National Bank, as well as the cancellation of the mortgagor's original Certi cate of Title
No. 29530 and the issuance of a new Certi cate T-32066 in the Bank's name; and
ordering the said Bank to pay the heirs of Vicente Perez P3,000 damages and P2,000
attorneys' fees and costs.
The antecedents of the case were as follows:
On August 29, 1939, Vicente Perez mortgaged Lot No. 286-E of the Kabankalan
Cadastre, with Transfer Certi cate of Title No. 29530, to the appellant Philippine
National Bank, Bacolod Branch, in order to secure payment of a loan of P2,500, plus
interest, payable in yearly installments. On October 7, 1942, Vicente Perez, mortgagor,
died intestate, survived by his widow and children (appellees herein). At that time, there
was an outstanding balance of P1,917.00, and corresponding interest, on the mortgage
indebtedness.
On October 18, 1946, the widow of Perez instituted Special Proceedings No. 512
of the Court of First Instance of Occidental Negros, for the settlement of the estate of
Vicente Perez. The widow was appointed Administratrix, and notice to creditors was
duly published. The Bank did not le a claim. The project of partition was submitted on
July 18, 1956; it was approved and the properties distributed accordingly. Special
Proceeding No. 512 was then closed.
It appears also that, as early as March of 1947, the widow of the late Vicente
Perez inquired by letter from the Bank the status of her husband's account and she was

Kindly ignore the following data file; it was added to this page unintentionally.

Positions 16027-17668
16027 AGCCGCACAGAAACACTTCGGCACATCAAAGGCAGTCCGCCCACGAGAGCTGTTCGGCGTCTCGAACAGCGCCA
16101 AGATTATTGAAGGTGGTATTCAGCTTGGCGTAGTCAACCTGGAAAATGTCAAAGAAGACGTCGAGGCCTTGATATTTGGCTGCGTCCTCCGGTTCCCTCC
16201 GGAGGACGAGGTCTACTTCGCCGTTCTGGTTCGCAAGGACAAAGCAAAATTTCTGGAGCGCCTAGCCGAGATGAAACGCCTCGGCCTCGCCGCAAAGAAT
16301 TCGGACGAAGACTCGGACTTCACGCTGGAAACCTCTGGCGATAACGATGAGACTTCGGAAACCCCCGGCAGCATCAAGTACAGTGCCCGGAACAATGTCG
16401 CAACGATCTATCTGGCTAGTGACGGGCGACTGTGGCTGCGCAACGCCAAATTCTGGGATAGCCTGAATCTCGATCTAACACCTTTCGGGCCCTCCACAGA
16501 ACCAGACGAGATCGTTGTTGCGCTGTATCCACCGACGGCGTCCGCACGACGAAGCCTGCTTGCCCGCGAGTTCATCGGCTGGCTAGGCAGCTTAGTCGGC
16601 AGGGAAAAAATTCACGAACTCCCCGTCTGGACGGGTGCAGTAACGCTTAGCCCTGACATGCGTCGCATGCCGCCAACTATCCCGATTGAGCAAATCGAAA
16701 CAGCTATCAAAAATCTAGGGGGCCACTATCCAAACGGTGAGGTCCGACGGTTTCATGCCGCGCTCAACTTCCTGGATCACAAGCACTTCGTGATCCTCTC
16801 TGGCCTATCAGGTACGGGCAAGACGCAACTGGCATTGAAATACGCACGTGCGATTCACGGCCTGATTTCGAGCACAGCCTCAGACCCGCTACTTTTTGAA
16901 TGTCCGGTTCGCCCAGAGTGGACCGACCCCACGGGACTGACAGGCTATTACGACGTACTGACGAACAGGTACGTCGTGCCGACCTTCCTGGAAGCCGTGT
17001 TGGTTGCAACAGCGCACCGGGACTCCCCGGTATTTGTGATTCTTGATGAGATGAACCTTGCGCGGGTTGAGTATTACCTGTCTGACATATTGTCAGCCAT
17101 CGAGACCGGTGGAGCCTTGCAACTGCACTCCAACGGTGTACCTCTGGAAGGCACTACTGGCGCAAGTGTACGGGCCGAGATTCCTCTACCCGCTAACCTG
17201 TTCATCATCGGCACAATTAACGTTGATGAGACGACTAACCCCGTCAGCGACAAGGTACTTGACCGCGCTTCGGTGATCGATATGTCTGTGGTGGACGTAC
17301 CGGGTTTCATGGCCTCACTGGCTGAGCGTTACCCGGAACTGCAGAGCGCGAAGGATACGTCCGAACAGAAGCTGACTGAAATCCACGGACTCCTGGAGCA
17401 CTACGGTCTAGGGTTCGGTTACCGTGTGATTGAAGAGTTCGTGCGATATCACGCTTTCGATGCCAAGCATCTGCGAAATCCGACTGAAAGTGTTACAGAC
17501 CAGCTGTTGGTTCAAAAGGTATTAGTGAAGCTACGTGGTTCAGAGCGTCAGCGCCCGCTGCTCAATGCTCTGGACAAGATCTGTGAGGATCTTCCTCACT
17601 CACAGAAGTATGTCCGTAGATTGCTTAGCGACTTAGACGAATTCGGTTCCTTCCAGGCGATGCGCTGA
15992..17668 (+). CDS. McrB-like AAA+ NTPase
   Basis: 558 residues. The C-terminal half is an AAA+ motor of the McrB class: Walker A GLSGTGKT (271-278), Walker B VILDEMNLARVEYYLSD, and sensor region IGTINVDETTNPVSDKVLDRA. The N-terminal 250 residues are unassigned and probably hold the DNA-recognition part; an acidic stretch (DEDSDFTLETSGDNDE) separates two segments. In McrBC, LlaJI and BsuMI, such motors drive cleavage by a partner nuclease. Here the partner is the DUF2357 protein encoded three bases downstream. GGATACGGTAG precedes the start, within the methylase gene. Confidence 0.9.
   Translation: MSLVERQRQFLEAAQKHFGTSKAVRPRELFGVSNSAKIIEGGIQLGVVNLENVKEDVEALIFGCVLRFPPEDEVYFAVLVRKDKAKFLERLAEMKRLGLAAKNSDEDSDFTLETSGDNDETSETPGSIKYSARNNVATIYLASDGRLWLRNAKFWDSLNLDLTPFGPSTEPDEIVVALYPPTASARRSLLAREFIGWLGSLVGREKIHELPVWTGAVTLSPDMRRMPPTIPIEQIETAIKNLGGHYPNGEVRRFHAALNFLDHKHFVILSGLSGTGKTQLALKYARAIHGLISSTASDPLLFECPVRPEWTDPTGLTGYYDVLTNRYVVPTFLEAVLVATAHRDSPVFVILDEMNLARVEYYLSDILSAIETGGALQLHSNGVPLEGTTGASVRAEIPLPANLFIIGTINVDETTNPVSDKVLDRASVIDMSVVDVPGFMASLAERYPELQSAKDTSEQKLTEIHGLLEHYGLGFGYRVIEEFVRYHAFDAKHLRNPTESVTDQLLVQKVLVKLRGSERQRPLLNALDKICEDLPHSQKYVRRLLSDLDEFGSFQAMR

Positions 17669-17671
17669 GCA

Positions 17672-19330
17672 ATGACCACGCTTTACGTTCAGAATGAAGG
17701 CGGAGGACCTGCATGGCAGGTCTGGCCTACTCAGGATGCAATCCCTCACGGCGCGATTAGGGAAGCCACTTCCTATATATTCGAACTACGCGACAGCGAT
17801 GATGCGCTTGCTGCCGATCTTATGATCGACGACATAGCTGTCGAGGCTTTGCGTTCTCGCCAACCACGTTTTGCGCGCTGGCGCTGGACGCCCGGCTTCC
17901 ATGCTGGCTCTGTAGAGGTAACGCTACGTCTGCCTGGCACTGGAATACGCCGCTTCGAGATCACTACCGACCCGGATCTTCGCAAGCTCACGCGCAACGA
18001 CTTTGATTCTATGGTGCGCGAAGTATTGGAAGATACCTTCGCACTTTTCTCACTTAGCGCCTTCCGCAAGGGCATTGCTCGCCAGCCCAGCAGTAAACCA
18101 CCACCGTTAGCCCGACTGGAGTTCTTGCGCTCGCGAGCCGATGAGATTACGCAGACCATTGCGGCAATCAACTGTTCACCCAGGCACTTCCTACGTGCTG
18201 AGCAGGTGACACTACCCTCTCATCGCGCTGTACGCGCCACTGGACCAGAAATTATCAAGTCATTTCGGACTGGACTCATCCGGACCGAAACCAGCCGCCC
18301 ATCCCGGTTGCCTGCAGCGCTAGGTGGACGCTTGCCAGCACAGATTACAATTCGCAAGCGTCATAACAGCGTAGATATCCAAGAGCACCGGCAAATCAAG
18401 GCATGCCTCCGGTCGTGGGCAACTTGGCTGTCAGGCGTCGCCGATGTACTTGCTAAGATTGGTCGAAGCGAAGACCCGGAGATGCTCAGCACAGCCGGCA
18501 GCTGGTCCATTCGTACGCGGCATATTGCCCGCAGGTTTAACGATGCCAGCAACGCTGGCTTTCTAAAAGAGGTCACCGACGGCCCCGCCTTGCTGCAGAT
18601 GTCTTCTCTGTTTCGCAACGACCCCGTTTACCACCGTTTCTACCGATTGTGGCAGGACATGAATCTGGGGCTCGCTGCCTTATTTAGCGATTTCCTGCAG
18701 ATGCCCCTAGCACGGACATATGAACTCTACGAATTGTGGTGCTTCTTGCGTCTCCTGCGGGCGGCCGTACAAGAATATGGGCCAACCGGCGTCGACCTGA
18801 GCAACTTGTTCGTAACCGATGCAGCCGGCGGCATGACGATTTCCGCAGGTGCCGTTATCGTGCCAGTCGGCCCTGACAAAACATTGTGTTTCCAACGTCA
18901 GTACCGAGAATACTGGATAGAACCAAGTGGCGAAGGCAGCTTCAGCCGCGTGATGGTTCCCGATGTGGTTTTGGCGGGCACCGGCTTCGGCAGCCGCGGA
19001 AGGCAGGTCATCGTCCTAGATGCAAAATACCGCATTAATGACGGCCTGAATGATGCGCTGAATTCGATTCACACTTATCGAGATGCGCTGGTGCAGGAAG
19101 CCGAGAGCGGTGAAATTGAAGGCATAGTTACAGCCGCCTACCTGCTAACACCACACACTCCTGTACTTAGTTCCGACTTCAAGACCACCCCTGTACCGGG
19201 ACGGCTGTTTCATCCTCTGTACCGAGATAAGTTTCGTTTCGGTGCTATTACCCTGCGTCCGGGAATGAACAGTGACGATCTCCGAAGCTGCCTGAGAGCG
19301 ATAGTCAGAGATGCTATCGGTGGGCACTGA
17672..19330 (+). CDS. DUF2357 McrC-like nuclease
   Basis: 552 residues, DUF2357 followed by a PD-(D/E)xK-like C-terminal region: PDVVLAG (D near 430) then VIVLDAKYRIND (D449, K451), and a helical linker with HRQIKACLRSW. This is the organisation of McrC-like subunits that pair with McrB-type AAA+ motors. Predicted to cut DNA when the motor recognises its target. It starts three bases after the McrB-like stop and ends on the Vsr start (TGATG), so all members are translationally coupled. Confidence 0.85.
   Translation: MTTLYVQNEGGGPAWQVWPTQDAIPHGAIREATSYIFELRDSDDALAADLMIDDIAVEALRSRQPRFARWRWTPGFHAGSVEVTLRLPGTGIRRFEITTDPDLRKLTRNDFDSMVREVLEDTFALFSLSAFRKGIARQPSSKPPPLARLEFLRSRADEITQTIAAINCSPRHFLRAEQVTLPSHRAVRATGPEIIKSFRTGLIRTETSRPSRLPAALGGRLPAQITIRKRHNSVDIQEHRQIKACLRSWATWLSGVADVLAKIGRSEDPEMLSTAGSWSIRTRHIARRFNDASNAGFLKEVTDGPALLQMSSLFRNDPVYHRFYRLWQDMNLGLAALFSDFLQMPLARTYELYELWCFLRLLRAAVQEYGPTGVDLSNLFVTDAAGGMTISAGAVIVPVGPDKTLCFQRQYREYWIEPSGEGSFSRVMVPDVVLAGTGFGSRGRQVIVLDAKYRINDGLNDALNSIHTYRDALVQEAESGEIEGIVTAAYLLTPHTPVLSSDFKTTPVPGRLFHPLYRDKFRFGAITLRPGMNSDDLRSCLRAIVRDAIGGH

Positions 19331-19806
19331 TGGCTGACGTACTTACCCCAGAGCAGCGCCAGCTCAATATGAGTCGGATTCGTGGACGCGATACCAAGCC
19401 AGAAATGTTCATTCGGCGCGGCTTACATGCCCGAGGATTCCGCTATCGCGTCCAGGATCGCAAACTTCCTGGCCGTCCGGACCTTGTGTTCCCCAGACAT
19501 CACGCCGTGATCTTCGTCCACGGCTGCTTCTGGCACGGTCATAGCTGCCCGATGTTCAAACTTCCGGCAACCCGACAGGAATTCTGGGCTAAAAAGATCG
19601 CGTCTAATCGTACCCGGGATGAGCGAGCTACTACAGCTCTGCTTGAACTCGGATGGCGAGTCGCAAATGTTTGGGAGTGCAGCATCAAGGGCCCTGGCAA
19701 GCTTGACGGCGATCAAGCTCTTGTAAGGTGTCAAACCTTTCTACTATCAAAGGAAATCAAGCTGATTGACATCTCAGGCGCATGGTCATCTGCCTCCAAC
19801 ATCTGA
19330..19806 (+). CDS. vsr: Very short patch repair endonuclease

informed that there was an outstanding balance thereon of P2,758.84 earning a daily
interest of P0.4488. She was furnished a copy of the mortgage and, on April 2, 1947, a
copy of the Tax Declaration (Rec. App. pp. 45 48).
On January 2, 1963, the Bank, pursuant to authority granted it in the mortgage
deed, caused the mortgaged properties to be extrajudicially foreclosed. The Provincial
Sheriff accordingly sold Lot No. 286-E at auction, and it was purchased by the Bank. In
the ordinary course, after the lapse of the year of redemption, Certi cate of Title No. T-
29530 in the name of Vicente Perez was cancelled, and Certi cate T-32066, dated May
11, 1962, was issued in the name of the Bank. The widow and heirs of Perez were not
notified.
Three months later, on August 25, 1962, the widow and heirs of Vicente Perez
instituted this case against the Bank in the court below, seeking to annul the extra-
judicial foreclosure sale and the transfer of the Certi cate of Title, as well as to recover
damages, claiming that the Bank had acted illegally and in bad faith. The Bank
answered, denying the charges. After trial, the court a quo, on December 15, 1962,
rendered judgment holding that, according to the doctrine of this Supreme Court in
Pasno vs. Ravina, 54 Phil. 382, the Bank should have foreclosed its mortgage in court;
that the power to sell contained in the deed of mortgage had terminated upon the
death of the mortgagor, Vicente Perez. Wherefore, the trial court declared null and void
the extra-judicial foreclosure sale to the Bank, as well as the cancellation of the